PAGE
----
17. 17.
    Laferrère B, Reilly D, Arias S, et al. Differential metabolic impact of gastric bypass surgery versus dietary intervention in obese diabetic subjects despite identical weight loss. Sci Transl Med. 2011;3(80):80re2.CrossRefPubMedPubMedCentralGoogle Scholar
  18. 18.
    Andalib I, Shah H, Bal BS, et al. Breath hydrogen as a biomarker for glucose malabsorption after Roux-en-Y gastric bypass surgery. Dis Markers. 2015;2015:102760.CrossRefPubMedPubMedCentralGoogle Scholar
  19. 19.
    Nguyen NQ, Debreceni TL, Bambrick JE, et al. Rapid gastric and intestinal transit is a major determinant of changes in blood glucose, intestinal hormones, glucose absorption and postprandial symptoms after gastric bypass. Obesity (Silver Spring). 2014;22(9):2003–9.CrossRefGoogle Scholar
  20. 20.
    Nguyen NQ, Debreceni TL, Bambrick JE, et al. Upregulation of intestinal glucose transporters after Roux-en-Y gastric bypass to prevent carbohydrate malabsorption. Obesity (Silver Spring). 2014;22(10):2164–71.CrossRefGoogle Scholar
  21. 21.
    Anderwald CH, Tura A, Promintzer-Schifferl M, et al. Alterations in gastrointestinal, endocrine, and metabolic processes after bariatric Roux-en-Y gastric bypass surgery. Diabetes Care. 2012;35(12):2580–7.CrossRefPubMedPubMedCentralGoogle Scholar
  22. 22.
    Jacobsen SH, Bojsen-Møller KN, Dirksen C, et al. Effects of gastric bypass surgery on glucose absorption and metabolism during a mixed meal in glucose-tolerant individuals. Diabetologia. 2013;56(10):2250–4.CrossRefPubMedGoogle Scholar
  23. 23.
    Camastra S, Muscelli E, Gastaldelli A, et al. Long-term effects of bariatric surgery on meal disposal and β-cell function in diabetic and nondiabetic patients. Diabetes. 2013;62(11):3709–17.CrossRefPubMedPubMedCentralGoogle Scholar
  24. 24.
    Falkén Y, Hellström PM, Holst JJ, et al. Changes in glucose homeostasis after Roux-en-Y gastric bypass surgery for obesity at day three, two months, and one year after surgery: role of gut peptides. J Clin Endocrinol Metab. 2011;96(7):2227–35.CrossRefPubMedGoogle Scholar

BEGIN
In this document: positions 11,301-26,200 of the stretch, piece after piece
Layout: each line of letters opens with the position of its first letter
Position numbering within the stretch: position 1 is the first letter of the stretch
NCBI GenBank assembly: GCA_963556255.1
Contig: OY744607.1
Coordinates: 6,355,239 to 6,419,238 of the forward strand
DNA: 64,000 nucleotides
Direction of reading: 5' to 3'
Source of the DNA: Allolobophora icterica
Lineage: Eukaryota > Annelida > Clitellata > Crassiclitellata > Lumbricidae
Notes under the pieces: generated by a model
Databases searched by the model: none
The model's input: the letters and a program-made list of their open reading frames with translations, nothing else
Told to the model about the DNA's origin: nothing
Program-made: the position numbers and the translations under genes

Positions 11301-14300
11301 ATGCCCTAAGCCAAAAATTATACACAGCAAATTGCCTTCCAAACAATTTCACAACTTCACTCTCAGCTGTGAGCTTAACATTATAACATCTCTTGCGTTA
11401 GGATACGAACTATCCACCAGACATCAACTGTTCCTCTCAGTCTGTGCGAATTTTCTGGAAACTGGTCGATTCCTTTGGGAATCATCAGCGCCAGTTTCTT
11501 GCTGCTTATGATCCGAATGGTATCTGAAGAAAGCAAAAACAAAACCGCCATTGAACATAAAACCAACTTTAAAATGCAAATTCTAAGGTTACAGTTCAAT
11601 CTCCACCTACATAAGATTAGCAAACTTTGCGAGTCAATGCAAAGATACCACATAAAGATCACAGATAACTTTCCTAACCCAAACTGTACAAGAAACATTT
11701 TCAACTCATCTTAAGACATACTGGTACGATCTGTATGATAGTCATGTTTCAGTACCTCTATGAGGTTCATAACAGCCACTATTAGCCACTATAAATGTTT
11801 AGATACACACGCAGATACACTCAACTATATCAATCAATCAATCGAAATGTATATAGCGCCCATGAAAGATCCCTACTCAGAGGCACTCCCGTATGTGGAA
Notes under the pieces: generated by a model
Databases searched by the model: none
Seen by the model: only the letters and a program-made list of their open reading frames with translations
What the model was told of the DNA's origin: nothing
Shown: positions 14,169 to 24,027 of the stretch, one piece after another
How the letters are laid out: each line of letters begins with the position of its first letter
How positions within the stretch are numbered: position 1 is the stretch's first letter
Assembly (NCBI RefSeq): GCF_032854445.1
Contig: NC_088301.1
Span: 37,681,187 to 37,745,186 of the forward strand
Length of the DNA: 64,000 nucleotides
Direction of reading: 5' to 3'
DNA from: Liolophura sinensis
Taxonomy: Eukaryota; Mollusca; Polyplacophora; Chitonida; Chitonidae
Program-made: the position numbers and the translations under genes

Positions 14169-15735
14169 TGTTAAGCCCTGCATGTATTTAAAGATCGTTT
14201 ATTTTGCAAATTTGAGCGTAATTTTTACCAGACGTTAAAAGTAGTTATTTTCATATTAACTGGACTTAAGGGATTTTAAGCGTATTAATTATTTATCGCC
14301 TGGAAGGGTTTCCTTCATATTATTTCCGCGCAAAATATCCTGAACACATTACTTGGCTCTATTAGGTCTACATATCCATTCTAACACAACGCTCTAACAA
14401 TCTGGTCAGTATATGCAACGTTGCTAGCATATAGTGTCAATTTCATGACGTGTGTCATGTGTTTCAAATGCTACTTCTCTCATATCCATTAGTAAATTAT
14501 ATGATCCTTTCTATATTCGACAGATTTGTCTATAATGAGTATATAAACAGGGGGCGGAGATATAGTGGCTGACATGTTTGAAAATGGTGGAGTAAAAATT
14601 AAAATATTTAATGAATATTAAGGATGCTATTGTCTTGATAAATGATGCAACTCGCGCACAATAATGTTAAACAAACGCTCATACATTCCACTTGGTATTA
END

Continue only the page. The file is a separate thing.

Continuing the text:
25. 25.
    Rodieux F, Giusti V, D’Alessio DA, et al. Effects of gastric bypass and gastric banding on glucose kinetics and gut hormone release. Obesity (Silver Spring). 2008;16(2):298–305.CrossRefGoogle Scholar
  26. 26.
    Wang G, Agenor K, Pizot J, et al. Accelerated gastric emptying but no carbohydrate malabsorption 1 year after gastric bypass surgery (GBP). Obes Surg. 2012;22(8):1263–7.CrossRefPubMedPubMedCentralGoogle Scholar
  27. 27.
    Wilms B, Ernst B, Schmid SM, et al. Enhanced thermic effect of food after Roux-en-Y gastric bypass surgery. J Clin Endocrinol Metab. 2013;98(9):3776–84.CrossRefPubMedGoogle Scholar
  28. 28.
    Savassi-Rocha AL, Diniz MT, Vilela EG, et al. Changes in intestinal permeability after Roux-en-Y gastric bypass. Obes Surg. 2014;24(2):184–90.CrossRefPubMedGoogle Scholar
  29. 29.
    Caruana JA, Monte SV, Jacobs DM, et al. Distal small bowel bypass for weight regain after gastric bypass: safety and efficacy threshold occurs at <70% bypass. Surg Obes Relat dis. 2015;11(6):1248–55.CrossRefPubMedGoogle Scholar
  30. 30.
    Manning S, Pucci A, Batterham RL. Roux-en-Y gastric bypass: effects on feeding behavior and underlying mechanisms. J Clin Invest. 2015;125(3):939–48.CrossRefPubMedPubMedCentralGoogle Scholar
  31. 31.
    Bradley 3rd EL, Isaacs JT, Mazo JD, et al. Pathophysiology and significance of malabsorption after Roux-en-Y reconstruction. Surgery. 1977;81(6):684–91.PubMedGoogle Scholar
  32. 32.
    Cosnes J, Lamy P, Beaugerie L, et al. Adaptive hyperphagia in patients with postsurgical malabsorption. Gastroenterology. 1990;99(6):1814–9.CrossRefPubMedGoogle Scholar
  33. 33.
    le Roux CW, Bueter M. The physiology of altered eating behaviour after Roux-en-Y gastric bypass. Exp Physiol. 2014;99:1128–32.CrossRefPubMedGoogle Scholar
  34. 34.
    Flancbaum L, Choban PS, Bradley LR, et al. Changes in measured resting energy expenditure after Roux-en-Y gastric bypass for clinically severe obesity. Surgery. 1997;122(5):943–9.CrossRefPubMedGoogle Scholar
  35. 35.
    Borg CM, le Roux CW, Ghatei MA, et al. Progressive rise in gut hormone levels after Roux-en-Y gastric bypass suggests gut adaptation and explains altered satiety. Br J Surg. 2006;93(2):210–5.CrossRefPubMedGoogle Scholar
  36. 36.
    Savassi-Rocha AL, Diniz MT, Savassi-Rocha PR, et al. Influence of jejunoileal and common limb length on weight loss following Roux-en- Y gastric bypass. Obes Surg. 2008;18(11):1364–8.CrossRefPubMedGoogle Scholar

Copyright information

© Springer Science+Business Media New York 2017

Authors and Affiliations

  1. 1.Bariatric UnitSunderland Royal HospitalSunderlandUK
  2. 2.Department of Upper GI and Bariatric SurgeryUniversity Hospital of North MidlandsStoke-on-TrentUK

Personalised recommendations